Let’s get into the nitty-gritty of filming in the Hudson Valley in New York…
For a place like the Beaverfield Inn, my fiancé actually recommended Spillian. She said she spent two years at this interesting place in Fleischmann’s where Jim Jarmusch shot The Dead Don’t Die. You drive through it and you’re like, holy crap, I could see myself dying here—in the best way. The location has to be a character, and as soon as we walked in it did feel very Clue-esque. Not only was it conducive to the actual shooting, but it also had character.
How much did you have to dress Spillian to make it fit the script?
My production designer Bret Tanzer and [set decorator] Lauren Crawford and [art director] Matt Hyland were able to come in and enhance the place. They were able to level it up with Easter Eggs from the game, whether it’s the ledger on Jeanine (Catherine Curtin)’s front desk, or interesting, copyright-free creepy art. Then working on overheads with my cinematographer Matt Wise, going through page by page and making sure that, if we only have 23 days and a lot of the cast and crew are staying in Kingston, that’s a 50-minute commute all the way out here to Fleischmann’s, so we’re losing two hours a day over the commute, you better shoot economically. Luckily, every corner you turn in Spillian all looks beautiful on camera.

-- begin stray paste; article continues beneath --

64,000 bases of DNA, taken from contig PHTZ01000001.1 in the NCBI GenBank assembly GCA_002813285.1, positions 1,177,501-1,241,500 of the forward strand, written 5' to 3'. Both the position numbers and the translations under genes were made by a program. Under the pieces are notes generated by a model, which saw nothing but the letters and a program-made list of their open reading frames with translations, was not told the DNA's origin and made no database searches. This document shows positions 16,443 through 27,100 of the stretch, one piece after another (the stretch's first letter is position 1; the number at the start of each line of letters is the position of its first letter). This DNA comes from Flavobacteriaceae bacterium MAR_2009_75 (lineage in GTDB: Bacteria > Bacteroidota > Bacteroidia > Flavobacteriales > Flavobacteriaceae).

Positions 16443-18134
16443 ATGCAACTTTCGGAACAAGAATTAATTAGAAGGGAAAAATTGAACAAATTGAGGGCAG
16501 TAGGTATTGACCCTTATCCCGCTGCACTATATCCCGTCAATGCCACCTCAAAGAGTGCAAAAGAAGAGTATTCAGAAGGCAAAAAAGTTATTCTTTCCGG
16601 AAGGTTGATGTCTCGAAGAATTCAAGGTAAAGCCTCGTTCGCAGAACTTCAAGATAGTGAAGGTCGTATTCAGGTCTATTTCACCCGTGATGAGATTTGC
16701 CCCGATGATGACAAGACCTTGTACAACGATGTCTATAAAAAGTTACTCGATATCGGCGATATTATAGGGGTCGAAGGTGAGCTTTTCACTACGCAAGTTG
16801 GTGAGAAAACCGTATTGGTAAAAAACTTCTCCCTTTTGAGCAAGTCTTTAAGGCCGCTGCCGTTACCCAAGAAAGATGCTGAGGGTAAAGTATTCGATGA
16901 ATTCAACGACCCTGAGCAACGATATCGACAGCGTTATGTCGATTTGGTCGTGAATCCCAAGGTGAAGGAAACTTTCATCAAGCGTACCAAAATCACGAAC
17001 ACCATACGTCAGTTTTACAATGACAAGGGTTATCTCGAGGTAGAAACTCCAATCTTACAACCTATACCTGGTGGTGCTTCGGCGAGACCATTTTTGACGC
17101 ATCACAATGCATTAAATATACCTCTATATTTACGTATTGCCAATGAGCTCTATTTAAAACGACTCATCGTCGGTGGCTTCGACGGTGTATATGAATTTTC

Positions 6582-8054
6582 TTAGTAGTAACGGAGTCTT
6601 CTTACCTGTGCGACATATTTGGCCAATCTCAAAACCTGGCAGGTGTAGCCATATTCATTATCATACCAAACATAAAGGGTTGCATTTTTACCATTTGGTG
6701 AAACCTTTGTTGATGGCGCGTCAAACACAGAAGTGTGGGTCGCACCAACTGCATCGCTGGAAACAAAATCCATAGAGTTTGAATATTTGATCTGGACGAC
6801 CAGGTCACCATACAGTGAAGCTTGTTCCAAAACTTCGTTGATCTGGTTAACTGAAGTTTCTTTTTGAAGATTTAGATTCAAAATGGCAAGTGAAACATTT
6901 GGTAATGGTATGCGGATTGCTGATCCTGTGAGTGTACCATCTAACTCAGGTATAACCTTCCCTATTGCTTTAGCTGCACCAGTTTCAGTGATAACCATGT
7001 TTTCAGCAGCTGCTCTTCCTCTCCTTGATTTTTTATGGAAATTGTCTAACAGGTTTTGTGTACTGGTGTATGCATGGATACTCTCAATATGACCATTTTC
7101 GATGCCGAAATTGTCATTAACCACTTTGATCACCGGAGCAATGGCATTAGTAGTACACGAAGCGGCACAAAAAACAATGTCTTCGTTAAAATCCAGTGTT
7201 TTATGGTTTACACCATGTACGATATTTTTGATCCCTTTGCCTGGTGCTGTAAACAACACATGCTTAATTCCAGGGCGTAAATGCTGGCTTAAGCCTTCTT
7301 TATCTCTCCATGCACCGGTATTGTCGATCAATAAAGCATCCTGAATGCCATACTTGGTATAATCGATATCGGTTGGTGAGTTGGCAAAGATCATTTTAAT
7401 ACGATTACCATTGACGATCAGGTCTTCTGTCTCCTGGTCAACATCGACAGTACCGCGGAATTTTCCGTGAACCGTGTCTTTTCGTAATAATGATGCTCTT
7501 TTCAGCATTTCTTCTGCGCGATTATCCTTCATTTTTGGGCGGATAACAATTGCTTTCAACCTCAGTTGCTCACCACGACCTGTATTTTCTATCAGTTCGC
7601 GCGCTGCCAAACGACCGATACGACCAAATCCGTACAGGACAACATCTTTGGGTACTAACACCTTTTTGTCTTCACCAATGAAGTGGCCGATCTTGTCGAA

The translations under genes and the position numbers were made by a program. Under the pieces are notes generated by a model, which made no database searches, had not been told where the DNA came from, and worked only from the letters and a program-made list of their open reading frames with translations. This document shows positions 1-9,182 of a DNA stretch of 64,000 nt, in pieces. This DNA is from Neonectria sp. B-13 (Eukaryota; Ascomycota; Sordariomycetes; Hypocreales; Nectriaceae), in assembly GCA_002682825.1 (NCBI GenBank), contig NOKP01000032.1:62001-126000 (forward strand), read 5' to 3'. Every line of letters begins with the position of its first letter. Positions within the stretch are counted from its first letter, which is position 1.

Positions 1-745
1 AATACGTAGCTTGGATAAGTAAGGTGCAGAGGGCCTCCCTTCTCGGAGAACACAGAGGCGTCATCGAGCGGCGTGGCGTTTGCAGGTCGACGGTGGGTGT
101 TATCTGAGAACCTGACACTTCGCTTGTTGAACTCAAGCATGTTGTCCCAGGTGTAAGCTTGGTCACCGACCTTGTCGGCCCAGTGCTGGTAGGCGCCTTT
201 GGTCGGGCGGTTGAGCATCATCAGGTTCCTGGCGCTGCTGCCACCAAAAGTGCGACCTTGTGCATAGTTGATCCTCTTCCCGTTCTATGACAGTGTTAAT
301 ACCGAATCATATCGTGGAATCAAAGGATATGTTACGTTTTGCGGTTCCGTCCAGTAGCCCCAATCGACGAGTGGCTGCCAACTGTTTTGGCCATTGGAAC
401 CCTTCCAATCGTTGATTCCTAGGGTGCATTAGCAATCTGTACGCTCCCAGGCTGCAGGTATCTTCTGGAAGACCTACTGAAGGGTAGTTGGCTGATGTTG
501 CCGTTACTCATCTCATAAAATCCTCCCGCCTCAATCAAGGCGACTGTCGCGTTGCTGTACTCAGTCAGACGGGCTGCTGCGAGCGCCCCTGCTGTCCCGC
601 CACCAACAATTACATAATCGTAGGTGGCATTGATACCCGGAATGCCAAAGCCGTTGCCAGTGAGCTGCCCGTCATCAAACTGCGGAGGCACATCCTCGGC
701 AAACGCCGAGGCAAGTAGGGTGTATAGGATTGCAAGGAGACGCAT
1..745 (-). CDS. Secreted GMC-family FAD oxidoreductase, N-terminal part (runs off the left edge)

How much of what we see was created practically versus what was added by visual effects?
I’d say 75 percent practically and 25 percent digital. Maybe even 80/20. Once there is a creature involved, so much of it has to be practical because I wouldn’t have it any other way. Especially because of my love of Bad Moon and Underworld, I’d rather see my actor emote under prosthetics. So let’s enhance that with eyes, or legs, or small anatomical nuances and the like.
So the timing of this shoot was that you filmed in the winter of 2020?
Yeah man, we started shooting the first or second week of February and we wrapped on March 9th. I went back to LA, I was so excited to see my fiance, we went to see Invisible Man at Alamo Drafthouse, got a massage, and the woman pumped five gallons of Purell into her hands and I thought, ‘Is it me?’ Then Friday the 13th we were in lockdown.
Any reference points from other films?
When you Mishna’s script, it feels like Fargo and Hot Fuzz. The one that leapt off the page and I think helped me secure the deal was Arachnophobia. That Frank Marshall movie is actually one of the prime examples of a horror/comedy. You have Jeff Daniels, who’s a real actor, arguing about which Bordeaux to throw at a giant spider. That’s the most relatable human thing. You have colorful characters that are cartoonish but still grounded in a way, like John Goodman, and it felt like a proper comparison.
Featured image: Sam Richardson in WEREWOLVES WITHIN. Courtesy IFC Films.